What impact will the Energiewende have on gas imports?

Germany’s plan to become climate neutral by 2045 also means fossil gas will have to be largely phased out by then. Currently, most of the gas is used in the industrial sector (e.g. for power and heat supply, or in chemical processes), followed by private households (mostly heating), public power and heating supply, manufacturing and trade. Natural gas consumption in transport is marginal. The lion's share of gas is burned to produce heat, and only a fraction is used to produce electricity.

Germany’s government and many experts see natural gas as a bridge to a low-carbon economy because it produces much less CO₂ emissions when combusted than either coal or oil. However, fugitive emissions, like the leakage of methane during production and transportation, need to be taken into account to evaluate total lifecycle greenhouse gas emissions. Gas complements fluctuating power supply from renewables rather well, because modern gas-fired power stations (unlike coal) can switch from idle to full output within minutes if necessary.

The former German government said that the planned exit from nuclear and coal-fired power generation means that mid-term gas demand will increase. However, many analysts doubt that total natural gas demand will rise during the energy transition as efficiency increases and renewables, storage and ultimately renewables-based gases (such as green hydrogen) will cover more and more of the energy needs across Europe. Projections for future EU and German gas demand vary widely, many foreseeing a decrease.

Russia’s war against Ukraine and its effects on German gas supply have re-opened the debate about the role of gas in the country’s energy transition. The government plans to present its LNG strategy in early 2023, which could include more information.

Power-to-gas as a way of converting electrical energy into methane or hydrogen for direct use or the long-term storage of renewable power have only been tested in pilot projects and have yet to be used on a larger scale. The federal government strongly bets on green hydrogen in its quest for climate neutrality, and says much of it will have to be imported. In a 2018 analysis, think tanks Agora Energiewende and Agora Verkehrswende also said that Germany would need the well-directed use of power-based synthetic fuels, including gas, in connection with a phase-out of conventional oil and natural gas to reach its long-term climate targets. The think tanks agree that large amounts must be imported.

c) Coal

Germany’s largest domestic fossil fuel source is coal, but its consumption has decreased a lot in recent years, with a rebound in 2021 and 2022 – first due to unfavourable weather conditions for renewables and high gas prices, then also due to government efforts to bring coal plants back to replace gas use in power production.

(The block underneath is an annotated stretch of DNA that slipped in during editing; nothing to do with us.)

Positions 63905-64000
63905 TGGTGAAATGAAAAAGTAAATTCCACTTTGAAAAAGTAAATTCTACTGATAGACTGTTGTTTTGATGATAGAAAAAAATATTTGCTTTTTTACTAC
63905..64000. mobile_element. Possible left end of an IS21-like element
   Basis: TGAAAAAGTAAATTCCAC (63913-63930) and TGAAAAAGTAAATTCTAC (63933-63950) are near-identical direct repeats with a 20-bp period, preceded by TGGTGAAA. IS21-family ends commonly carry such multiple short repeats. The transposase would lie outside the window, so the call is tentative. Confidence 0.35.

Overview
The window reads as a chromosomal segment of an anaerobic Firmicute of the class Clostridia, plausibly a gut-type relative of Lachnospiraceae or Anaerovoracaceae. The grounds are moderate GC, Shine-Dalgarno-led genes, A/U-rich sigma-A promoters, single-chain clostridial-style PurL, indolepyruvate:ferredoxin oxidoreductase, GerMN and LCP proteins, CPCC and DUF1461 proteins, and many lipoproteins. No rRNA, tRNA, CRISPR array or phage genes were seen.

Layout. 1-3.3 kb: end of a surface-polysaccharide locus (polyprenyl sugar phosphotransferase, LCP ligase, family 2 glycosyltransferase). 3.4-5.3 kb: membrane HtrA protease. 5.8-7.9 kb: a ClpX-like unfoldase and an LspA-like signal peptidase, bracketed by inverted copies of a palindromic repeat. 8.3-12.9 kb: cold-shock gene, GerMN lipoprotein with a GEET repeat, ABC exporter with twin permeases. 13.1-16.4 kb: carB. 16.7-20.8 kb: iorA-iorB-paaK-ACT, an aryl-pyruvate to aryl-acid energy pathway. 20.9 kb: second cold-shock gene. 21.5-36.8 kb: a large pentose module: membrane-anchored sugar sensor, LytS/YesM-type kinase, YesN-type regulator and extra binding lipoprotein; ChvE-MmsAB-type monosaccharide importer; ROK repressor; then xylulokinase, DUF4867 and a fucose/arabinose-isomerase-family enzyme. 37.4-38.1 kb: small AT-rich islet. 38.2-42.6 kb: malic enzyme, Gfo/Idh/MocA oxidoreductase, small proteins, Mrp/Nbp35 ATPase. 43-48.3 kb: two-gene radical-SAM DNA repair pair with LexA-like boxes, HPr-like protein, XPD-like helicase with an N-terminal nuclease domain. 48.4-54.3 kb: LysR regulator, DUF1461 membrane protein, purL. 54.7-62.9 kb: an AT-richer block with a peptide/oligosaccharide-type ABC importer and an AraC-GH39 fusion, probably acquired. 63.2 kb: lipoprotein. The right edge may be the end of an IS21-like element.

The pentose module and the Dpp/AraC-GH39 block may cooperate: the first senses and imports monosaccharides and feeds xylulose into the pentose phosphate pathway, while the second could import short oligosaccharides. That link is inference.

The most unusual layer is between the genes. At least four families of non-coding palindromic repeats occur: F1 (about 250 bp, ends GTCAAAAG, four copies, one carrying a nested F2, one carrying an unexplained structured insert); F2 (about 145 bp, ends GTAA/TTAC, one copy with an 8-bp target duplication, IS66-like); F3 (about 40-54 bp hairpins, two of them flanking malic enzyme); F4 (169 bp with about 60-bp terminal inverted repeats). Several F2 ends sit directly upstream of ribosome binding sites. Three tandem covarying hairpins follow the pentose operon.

Germany still extracts lignite (or brown coal) from opencast mines for power production on a large scale – 126.26 million tonnes in 2021 - and imports very little, according to the BGR. For years, Germany was the world’s biggest producer of lignite – which emits particularly high levels of CO₂ – and the country still has extensive deposits. Lignite covered about ten percent of Germany’s primary energy use in 2022. Most is burned for power generation (20.4% of Germany’s gross electricity production in 2022) or district heating.

Due to unfavourable geological conditions, German hard coal is not competitive on the international market, and subsidised hard coal mining ended in 2018. Germany now has to import all the hard coal it uses, mainly by the energy sector (e.g. for power generation: 11.5% of gross electricity in 2022) and for steel production. Hard coal covered ten percent of Germany’s primary energy use in 2022. (See the CLEW factsheet on coal for further details)

In 2021, Germany imported 41.1 million tonnes of hard coal. Its leading coal suppliers were Russia (49.9%), the United States (17.2%) and Australia (13.4%). Due to an EU ban, Germany ceased to import Russian coal in summer 2022. The association of coal importers said that “the very high – 50 percent -- share of Russian coal in total imports can be replaced by coal from other exporting countries,” but there were logistical issues to be tackled, such as ports running at their limits.

What impact will the Energiewende have on coal imports?

The new government coalition decided to pull forward the phase-out of coal to 2030 (from 2038), and has already made a deal with the western German mining region. However, eastern states are reluctant to agree to an earlier phase-out. The former government had decided a shutdown timetable for lignite plants and introduced auctions to compensate hard coal plant operators for early decommissioning. The new government will now have to re-assess these plans, also due to the energy crisis and to efforts to have more coal power for a limited period of time.

In the past, critics of Germany’s current push to reduce the use of CO2-intensive lignite had said the country should not abandon its only sizeable domestic energy source. Mining union IG BCE, for example, warned in 2015 that the Energiewende can only succeed if Germany doesn’t play “Russian roulette” with its supply security. The union argued that “domestic energy sources ensure German companies don’t become even more dependent on price and supply fluctuations on world markets. Our lignite can guarantee this in a balanced energy mix.”